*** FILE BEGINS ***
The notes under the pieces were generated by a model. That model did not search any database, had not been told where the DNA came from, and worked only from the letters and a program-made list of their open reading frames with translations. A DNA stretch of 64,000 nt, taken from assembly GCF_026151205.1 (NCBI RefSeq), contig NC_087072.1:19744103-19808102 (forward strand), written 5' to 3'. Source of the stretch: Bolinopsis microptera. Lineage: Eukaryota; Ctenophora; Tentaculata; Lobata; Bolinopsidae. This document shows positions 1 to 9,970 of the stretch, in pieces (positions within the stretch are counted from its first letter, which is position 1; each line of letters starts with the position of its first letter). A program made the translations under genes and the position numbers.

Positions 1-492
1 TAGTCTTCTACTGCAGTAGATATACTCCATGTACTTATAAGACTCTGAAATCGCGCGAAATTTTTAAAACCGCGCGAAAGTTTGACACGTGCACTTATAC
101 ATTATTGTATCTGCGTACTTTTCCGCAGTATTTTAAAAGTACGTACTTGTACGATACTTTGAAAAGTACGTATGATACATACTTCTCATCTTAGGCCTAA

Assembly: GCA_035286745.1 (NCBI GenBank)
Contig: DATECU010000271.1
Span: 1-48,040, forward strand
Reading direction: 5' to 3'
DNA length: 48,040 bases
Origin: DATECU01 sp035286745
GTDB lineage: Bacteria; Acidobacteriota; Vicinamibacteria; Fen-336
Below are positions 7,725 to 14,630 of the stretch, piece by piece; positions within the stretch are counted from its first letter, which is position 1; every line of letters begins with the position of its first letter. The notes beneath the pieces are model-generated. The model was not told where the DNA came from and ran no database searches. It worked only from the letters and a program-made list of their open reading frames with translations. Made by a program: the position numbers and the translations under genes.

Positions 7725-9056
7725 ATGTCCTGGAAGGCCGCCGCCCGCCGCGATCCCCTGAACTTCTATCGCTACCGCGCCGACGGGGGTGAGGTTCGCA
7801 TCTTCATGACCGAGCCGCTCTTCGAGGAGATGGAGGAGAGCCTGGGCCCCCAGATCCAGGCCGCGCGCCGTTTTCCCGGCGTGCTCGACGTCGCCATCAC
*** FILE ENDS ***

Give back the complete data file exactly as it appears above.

The notes under the pieces were generated by a model. That model did not search any database, had not been told where the DNA came from, and worked only from the letters and a program-made list of their open reading frames with translations. A DNA stretch of 64,000 nt, taken from assembly GCF_026151205.1 (NCBI RefSeq), contig NC_087072.1:19744103-19808102 (forward strand), written 5' to 3'. Source of the stretch: Bolinopsis microptera. Lineage: Eukaryota; Ctenophora; Tentaculata; Lobata; Bolinopsidae. This document shows positions 1 to 9,970 of the stretch, in pieces (positions within the stretch are counted from its first letter, which is position 1; each line of letters starts with the position of its first letter). A program made the translations under genes and the position numbers.

Positions 1-492
1 TAGTCTTCTACTGCAGTAGATATACTCCATGTACTTATAAGACTCTGAAATCGCGCGAAATTTTTAAAACCGCGCGAAAGTTTGACACGTGCACTTATAC
101 ATTATTGTATCTGCGTACTTTTCCGCAGTATTTTAAAAGTACGTACTTGTACGATACTTTGAAAAGTACGTATGATACATACTTCTCATCTTAGGCCTAA

Assembly: GCA_035286745.1 (NCBI GenBank)
Contig: DATECU010000271.1
Span: 1-48,040, forward strand
Reading direction: 5' to 3'
DNA length: 48,040 bases
Origin: DATECU01 sp035286745
GTDB lineage: Bacteria; Acidobacteriota; Vicinamibacteria; Fen-336
Below are positions 7,725 to 14,630 of the stretch, piece by piece; positions within the stretch are counted from its first letter, which is position 1; every line of letters begins with the position of its first letter. The notes beneath the pieces are model-generated. The model was not told where the DNA came from and ran no database searches. It worked only from the letters and a program-made list of their open reading frames with translations. Made by a program: the position numbers and the translations under genes.

Positions 7725-9056
7725 ATGTCCTGGAAGGCCGCCGCCCGCCGCGATCCCCTGAACTTCTATCGCTACCGCGCCGACGGGGGTGAGGTTCGCA
7801 TCTTCATGACCGAGCCGCTCTTCGAGGAGATGGAGGAGAGCCTGGGCCCCCAGATCCAGGCCGCGCGCCGTTTTCCCGGCGTGCTCGACGTCGCCATCAC